northward drift commenced (Tikku and Cande, 1999). The continental insulation mechanism has also beenInteractions of 3D mantle flow and continental lithosphere near passive margins R.J. Farrington a and thick continental lithosphere. The resultant flow in the upper mantle is driven by a combination

Sandiford, Mike

125

Oil and gas potential of continental margins of the Pacific Ocean  

Microsoft Academic Search

Oil and gas basins (OGB) of active and transform margins of the Pacific Ocean are discussed. Their western and eastern parts\\u000a differ substantially in the evolution, tectonic pattern, and scope of resources. In the west, marginal seas incorporated into\\u000a the Cenozoic geodynamic system of deep-water basins (marginal seas) and conjugate island arcs exhibit a greater oil and gas\\u000a potential (hereafter,

V. E. Khain; I. D. Polyakova

2008-01-01

126

Extension on rifted continental margins: Observations vs. models.  

NASA Astrophysics Data System (ADS)

Mapping the signature of extensional deformation on rifted margins is often hampered by thick sedimentary or volcanic successions, or because salt tectonics makes sub-salt seismic imaging challenging. Over the past 20 years the literature is witnessing that lack of mapable faults have resulted in a variety of numerical models based on the assumption that the upper crust takes little or no extensional thinning, while the observed reduction of crustal thickness is taken up in the middle and lower crust, as well as in the mantle. In this presentation two case studies are used to highlight the difference that 3D seismic data may have on our understanding. The small patches of 3D resolution data allow us to get a glance of the 'real' signature of extensional faulting, which by analogy can be extrapolate from one margin segment to the next. In the South Atlantic salt tectonics represents a major problem for sub-salt imaging. The conjugate margins of Brazil and Angola are, however, characterized by pronounced crustal thinning as documented by crustal scale 2D reflection and refraction data. Off Angola the 3D 'reality' demonstrates that upper crustal extension by faulting is comparable to the full crustal, as well as lithospheric thinning as derived from refraction data and basin subsidence analysis. The mapped faults are listric low angle faults that seem to detach at mid crustal levels. 2D seismic has in the past been interpreted to indicate that almost no extensional faulting can be mapped towards the base of the so-called 'sag basin'. The whole concept of the 'sag basin', often ascribed to as crustal thinning without upper crustal deformation, is in fact related to this 'lack of observation', and furthermore, have caused the making of different types of dynamic models attempting to account for this. In the NE Atlantic significant Paleocene extensional faulting is locally seen adjacent to the 50 to more than 200 km wide volcanic cover on each side of the breakup axis. The associated amount of lateral motion on these, mainly listric, normal faults represents several tens of km. These observations contrast with the general lack of observed faults along volcanic margins due to the overall problem with sub-basalt imaging. A variety of models with respect to mode and duration of extension, including narrow and fast breakup, melt generation by small scale convection, and different modes of mantle flow have been suggested. The interesting aspect is that it is all based on features we can't see. Both study areas clearly points towards the importance of improved seismic imaging, a need for revised understanding of strain rates and strain partitioning during rift development, and the necessity of moving from 2D cross section modeling to more realistic 3D spatial distribution of rift elements and subsequent break-up processes. One important aspect is that both volcanic and non-volcanic margins are rifted margins formed by a protracted rift development.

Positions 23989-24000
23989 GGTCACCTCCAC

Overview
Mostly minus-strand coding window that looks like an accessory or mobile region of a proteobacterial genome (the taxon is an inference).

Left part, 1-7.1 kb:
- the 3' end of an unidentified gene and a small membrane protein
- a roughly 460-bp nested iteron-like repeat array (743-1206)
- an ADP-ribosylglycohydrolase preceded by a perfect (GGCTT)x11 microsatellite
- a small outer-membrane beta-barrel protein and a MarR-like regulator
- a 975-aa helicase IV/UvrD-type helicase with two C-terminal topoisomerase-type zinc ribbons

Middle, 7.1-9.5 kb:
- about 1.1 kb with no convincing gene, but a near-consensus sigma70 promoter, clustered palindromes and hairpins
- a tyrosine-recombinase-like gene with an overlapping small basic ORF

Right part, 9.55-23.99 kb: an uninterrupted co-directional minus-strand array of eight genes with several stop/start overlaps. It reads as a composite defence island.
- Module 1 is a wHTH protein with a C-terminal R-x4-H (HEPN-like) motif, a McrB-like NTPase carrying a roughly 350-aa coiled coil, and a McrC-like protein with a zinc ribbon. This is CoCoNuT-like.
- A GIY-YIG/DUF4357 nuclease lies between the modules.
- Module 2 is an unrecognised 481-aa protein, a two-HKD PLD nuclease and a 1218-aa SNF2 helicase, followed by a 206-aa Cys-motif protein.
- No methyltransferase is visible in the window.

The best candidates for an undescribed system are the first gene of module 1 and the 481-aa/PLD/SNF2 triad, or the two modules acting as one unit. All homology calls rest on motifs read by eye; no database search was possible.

Skogseid, Jakob

2014-05-01

127

Diachronous evolution of Late Jurassic-Cretaceous continental rifting in the northeast Atlantic (west Iberian margin)  

NASA Astrophysics Data System (ADS)